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Barnesandnoble.com Gets a Big Head

Two more e-tailers are joining forces, hoping together to survive the dot-com carnage besieging the online retail sector. Following's Wednesday's market close, barnesandnoble.com announced plans to purchase Fatbrain.com for $64 million, or $4.25 per share. While the number two Net bookseller will likely never gain enough market share to displace numero uno Amazon.com , barnesandnoble.com looks content to scoop up rival Fatbrain in an effort to expand its newly launched digital publishing and print-on-demand capabilities.

Just a month after launching its eBookStore, barnesandnoble.com is boldly going where Amazon hasn't yet ventured. Hoping to get a leg up on the 800-pound gorilla that dominates the space, barnesandnoble is aggressively pushing its way into the digital publishing sphere and Fatbrain is a key part of that goal.

While Amazon has been busy venturing beyond books to furniture, toys, and new cars, both barnesandnoble and Fatbrain have been quietly tackling the nascent e-books market. Fatbrain's bread and butter is creating hosted online exchanges that enable Fortune 500 firms to distribute published materials to employees via intranet or the Web. The e-tailer also has an established presence in the digital publishing marketplace with its debut of eMatter in October. EMatter was the first-ever secure digital publishing solution launched, creating a new global distribution channel for authors around the globe.

Fatbrain spun off eMatter in March, retaining a 23% stake in the provider of original digital content and distributor of downloadable books. The upstart was subsequently renamed MightyWords after the adage, "The pen is mightier than the sword." Barnesandnoble quickly stepped in this past June, plunking down $20 million for a 30% stake in MightyWords. With the Fatbrain acquisition, barnesandnoble will now own roughly 50% of the digital content provider in its push toward gaining a head-start on Amazon's yet-to-be launched e-book section.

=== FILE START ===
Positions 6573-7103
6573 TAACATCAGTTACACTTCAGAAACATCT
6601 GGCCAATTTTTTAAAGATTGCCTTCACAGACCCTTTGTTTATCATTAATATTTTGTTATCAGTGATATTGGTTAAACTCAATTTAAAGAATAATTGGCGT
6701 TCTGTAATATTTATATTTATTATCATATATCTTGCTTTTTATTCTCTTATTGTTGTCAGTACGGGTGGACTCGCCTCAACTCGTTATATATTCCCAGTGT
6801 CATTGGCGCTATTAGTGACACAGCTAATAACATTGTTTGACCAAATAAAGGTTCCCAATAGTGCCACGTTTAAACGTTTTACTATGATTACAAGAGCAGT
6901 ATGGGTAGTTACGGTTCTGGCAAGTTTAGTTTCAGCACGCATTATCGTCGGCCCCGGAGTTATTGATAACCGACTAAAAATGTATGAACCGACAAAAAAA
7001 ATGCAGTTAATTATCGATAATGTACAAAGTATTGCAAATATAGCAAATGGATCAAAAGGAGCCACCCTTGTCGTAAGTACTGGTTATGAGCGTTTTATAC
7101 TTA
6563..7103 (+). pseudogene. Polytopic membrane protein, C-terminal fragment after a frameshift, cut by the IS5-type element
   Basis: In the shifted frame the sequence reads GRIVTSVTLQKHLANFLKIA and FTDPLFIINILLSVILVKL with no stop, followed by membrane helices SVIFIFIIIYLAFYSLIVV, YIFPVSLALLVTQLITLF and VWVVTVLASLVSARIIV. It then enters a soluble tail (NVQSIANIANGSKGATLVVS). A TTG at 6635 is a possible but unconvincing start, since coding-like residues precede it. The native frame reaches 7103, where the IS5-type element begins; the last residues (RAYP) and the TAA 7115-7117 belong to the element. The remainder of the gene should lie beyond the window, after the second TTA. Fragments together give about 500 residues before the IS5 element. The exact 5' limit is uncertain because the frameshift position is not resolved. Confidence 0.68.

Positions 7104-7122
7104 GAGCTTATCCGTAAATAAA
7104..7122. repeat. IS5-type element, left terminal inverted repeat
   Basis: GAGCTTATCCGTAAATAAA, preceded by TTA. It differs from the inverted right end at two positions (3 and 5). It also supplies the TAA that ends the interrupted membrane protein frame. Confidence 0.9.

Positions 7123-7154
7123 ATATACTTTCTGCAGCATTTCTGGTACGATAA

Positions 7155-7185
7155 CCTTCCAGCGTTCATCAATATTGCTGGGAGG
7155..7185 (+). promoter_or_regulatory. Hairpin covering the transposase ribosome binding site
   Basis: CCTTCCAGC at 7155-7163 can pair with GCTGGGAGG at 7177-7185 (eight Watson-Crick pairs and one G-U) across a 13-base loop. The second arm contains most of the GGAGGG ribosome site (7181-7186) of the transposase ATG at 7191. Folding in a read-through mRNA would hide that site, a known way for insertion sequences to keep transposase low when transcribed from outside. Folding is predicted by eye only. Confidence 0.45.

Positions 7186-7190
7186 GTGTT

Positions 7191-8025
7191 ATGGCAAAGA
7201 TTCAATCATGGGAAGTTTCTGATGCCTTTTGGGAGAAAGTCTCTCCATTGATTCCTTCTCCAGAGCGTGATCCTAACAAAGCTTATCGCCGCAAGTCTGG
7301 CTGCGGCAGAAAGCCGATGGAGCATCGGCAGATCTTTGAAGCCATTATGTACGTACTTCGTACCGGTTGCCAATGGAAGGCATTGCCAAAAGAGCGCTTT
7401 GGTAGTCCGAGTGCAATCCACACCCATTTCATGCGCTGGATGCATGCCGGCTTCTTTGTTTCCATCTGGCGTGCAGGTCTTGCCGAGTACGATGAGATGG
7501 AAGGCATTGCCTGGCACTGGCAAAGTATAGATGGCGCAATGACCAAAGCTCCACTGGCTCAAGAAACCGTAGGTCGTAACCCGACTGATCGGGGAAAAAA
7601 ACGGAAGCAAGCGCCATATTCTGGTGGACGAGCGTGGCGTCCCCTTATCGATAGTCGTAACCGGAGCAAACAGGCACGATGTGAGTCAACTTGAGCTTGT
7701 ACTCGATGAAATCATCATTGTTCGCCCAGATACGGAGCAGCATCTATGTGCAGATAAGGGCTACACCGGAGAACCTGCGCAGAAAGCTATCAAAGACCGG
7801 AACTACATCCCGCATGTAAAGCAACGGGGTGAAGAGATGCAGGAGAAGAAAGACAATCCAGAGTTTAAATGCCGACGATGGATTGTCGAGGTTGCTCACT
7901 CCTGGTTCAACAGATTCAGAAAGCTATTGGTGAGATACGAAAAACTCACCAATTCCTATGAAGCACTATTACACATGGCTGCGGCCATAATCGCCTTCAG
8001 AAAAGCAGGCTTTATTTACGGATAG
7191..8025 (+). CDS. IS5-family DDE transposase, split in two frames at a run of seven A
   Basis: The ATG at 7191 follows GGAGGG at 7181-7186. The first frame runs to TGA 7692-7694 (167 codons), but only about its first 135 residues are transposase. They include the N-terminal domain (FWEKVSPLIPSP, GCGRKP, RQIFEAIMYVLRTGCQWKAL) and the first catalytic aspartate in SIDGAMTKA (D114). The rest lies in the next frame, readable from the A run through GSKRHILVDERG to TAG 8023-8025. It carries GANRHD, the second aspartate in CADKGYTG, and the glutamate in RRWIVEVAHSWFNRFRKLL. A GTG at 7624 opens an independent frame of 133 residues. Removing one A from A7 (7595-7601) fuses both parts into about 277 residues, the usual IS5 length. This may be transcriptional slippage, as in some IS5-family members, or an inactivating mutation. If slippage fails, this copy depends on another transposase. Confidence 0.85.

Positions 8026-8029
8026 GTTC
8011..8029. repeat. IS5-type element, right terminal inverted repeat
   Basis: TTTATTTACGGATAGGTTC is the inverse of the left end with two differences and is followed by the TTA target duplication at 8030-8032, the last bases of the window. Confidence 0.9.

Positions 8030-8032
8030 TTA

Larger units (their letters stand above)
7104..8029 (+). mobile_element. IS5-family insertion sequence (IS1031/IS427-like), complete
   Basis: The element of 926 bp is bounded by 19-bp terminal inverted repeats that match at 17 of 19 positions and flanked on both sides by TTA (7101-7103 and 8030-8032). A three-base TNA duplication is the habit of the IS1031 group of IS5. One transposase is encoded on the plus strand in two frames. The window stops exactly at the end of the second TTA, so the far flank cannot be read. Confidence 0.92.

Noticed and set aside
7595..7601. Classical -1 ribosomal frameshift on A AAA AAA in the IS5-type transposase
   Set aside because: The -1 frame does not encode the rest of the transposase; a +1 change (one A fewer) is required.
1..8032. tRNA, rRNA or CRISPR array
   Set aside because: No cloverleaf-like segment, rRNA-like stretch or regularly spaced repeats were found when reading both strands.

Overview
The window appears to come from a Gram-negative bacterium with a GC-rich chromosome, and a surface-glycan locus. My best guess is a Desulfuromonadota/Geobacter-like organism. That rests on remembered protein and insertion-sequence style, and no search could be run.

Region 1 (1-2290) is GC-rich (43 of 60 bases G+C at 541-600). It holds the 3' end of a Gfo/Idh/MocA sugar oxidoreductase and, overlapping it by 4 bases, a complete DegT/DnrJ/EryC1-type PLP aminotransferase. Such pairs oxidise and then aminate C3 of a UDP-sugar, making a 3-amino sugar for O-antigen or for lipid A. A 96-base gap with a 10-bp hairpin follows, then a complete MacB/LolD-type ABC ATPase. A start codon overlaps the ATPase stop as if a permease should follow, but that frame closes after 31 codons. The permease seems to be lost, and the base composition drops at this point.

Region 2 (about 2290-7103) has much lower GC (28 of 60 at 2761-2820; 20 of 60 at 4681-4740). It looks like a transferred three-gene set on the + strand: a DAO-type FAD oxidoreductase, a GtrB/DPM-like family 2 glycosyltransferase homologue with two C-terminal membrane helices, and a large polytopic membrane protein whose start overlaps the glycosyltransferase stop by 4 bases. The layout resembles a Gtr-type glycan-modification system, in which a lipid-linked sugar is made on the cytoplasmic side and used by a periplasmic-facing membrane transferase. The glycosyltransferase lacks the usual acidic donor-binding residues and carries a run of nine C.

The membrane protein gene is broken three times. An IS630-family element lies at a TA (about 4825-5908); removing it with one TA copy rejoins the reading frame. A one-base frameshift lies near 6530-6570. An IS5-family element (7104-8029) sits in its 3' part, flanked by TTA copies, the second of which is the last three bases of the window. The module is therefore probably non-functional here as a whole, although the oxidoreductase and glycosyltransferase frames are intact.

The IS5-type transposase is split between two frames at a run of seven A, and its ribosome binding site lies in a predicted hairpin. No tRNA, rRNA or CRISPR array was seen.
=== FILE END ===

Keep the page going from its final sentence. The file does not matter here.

Barnesandnoble.com itself only recently entered into the brand spanking new digital publishing sector, launching the first ever digital bookstore utilizing Microsoft's Reader software just last month. Amazon has since also penned a deal with Softie to sell digital books, but still has yet to set a definite date for its e-book store launch.

It's not surprising Amazon didn't foresee this new development in bookselling online. Online retailers were slow to take the e-book potential seriously until Stephen King recently shocked the publishing world with his grassroots effort to sell his next novel in digital installments over the Web. Besides, Amazon has had its hands full delving into every retail sector imaginable, truly fulfilling the prophesy of becoming the Wal-Mart of the Web.

In March, just as Fatbrain was spinning off MightyWords.com, Stephen King was taking the first literary baby steps in online self-publishing, lending tremendous credence and massive press toward the whole concept of an author's "eMatter," or Web publishing rights. Not foreseeing profitability until 2002, Fatbrain has been in the doghouse lately with investors. In fact, its spin-off of MightyWords into a separate entity was single-mindedly done in order to become profitable quicker than anticipated. But the move came a bit too late, as wary investors sent the stock careening 90% off its 52-week high, leaving Fatbrain scrambling for a deep-pocketed sugar daddy.

Shares of Fatbrain sold off in after-hours following the post-market close announcement, as investors appeared to balk over the scant 11.5% premium paid under the terms of the deal. But investors will likely come to their senses, recognizing the company's slim prospects o